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    The tour sounds like a great ride. Go for it and have fun. I wish I had done my first tours at 15...

    A few thoughts about your trip:

    1. If you haven't ridden in years, you need to start training now. You need to develop the muscles you'll use for the ride and you need to build up endurance. This goes for everyone in your group. You're only as good as your weakest rider. If one of you isn't prepared, it could have some serious consequences for the rest of you. (Fortunately, getting in shape for a tour isn't all that hard and it's a lot of fun at the same time.)

    2. As someone else has said, you need someone in your group who can make the repairs. And you need to have the tools and parts to take care of basic repairs on the road, especially for the times when you're far from a community with a bike shop. Have your bikes checked before your trip and on the road, give them a check each day before you begin.

    3. Plan your route so you have places to stop for the night. Expect 100 kilometres or around 60 miles in a day for a respectable distance, especially if you'll have hills along the way. Also, when you're riding, pace yourselves. It's not a race. Take your time. Enjoy the scenery. Take breaks whenever you want. The ride is going to be at least as much fun as the destination.

    4. Pack clothing for the worst weather you could expect to get. Trust me on this. I've learned it from experience. It's no fun getting caught in a cold rain without rain gear.

    5. Because of your age, you need to take extra security and safety measures. Carry cell phones in case you need to call for help. Also, arrange to call home every day or two to let your parents know where you are and that you're all right. And most importantly, you need to arrange in advance your accommodations in Los Angeles and your routes in that city. Know the areas and streets to avoid. (The same is true if there are other large cities along your route.)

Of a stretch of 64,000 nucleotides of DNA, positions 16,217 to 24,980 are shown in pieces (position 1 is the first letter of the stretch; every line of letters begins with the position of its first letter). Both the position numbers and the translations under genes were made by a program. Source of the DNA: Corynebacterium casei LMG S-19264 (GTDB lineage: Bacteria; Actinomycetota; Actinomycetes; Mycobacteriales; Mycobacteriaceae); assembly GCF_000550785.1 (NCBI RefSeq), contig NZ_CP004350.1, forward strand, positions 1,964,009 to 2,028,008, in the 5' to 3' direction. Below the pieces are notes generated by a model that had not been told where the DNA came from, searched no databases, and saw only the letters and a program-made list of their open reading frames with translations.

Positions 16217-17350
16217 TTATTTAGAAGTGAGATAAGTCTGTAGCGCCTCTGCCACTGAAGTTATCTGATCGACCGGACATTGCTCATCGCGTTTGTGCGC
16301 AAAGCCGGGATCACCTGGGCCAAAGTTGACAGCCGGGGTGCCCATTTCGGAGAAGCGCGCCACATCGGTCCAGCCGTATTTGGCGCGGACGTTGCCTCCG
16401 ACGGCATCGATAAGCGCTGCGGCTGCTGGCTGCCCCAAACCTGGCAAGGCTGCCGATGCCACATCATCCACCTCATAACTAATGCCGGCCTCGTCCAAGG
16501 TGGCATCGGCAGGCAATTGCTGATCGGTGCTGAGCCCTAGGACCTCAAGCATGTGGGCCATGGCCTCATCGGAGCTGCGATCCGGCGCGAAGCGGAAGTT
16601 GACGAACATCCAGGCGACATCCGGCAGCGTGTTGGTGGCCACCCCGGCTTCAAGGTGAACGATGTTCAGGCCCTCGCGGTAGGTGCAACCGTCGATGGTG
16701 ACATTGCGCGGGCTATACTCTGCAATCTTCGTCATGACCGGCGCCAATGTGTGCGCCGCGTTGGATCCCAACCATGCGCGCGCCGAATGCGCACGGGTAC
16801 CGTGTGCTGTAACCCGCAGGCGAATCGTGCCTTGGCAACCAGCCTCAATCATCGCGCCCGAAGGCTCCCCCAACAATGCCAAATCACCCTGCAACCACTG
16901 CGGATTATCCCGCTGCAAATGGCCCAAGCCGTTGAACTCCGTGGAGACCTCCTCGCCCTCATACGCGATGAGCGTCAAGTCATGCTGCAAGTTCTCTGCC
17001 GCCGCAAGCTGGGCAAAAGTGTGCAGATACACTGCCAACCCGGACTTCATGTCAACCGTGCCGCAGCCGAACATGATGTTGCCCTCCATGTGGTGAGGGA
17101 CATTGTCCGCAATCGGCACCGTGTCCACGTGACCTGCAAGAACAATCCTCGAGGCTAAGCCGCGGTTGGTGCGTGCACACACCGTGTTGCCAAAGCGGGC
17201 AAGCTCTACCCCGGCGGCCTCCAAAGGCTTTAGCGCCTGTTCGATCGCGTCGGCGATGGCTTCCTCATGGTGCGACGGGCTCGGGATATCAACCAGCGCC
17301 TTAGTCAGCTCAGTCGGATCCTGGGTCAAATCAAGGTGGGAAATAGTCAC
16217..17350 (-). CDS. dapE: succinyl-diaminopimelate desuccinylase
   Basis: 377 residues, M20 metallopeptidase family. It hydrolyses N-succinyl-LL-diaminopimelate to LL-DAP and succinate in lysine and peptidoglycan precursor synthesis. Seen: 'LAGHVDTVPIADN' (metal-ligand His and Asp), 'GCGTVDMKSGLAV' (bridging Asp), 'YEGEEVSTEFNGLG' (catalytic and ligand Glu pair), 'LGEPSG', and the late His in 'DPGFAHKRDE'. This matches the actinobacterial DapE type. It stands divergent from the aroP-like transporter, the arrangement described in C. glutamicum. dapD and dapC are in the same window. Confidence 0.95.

Life is good.

  24. #24
    Senior Member thomson's Avatar
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    Ahhhh to be 15 and full of adventure. Good for you pal. I bet you will enjoy the planning as much as the trip itself.

  25. #25
    Senior Member staehpj1's Avatar
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    Quote Originally Posted by grretc View Post
    So bringing money seems to be the new issue. How am i gonna bring money? Like straight up cash? or an ATM card?
    We carried some cash, but used a check card for most stuff. That worked pretty well. You will likely need to have cash for campsites.
    Quote Originally Posted by grretc View Post
    and...what bikes should we all get? specifically please
    How tight are your finances? If real tight used is the way to go. Maybe an older MTB or a used Trek 520?

    If not...
    We had good luck with three Windsor Touring bikes from Bikes Direct. They are $599.95 including shipping. We rode them coast to coast last Summer and they worked out well. The gearing was kind of high so we added a Sugino XD600 crank for $80.
    http://www.bikesdirect.com/products/windsor/tourist.htm

    The Surly Long Haul Trucker is a popular touring bike. They are something like $900 I think.
    http://www.surlybikes.com/lht_comp.html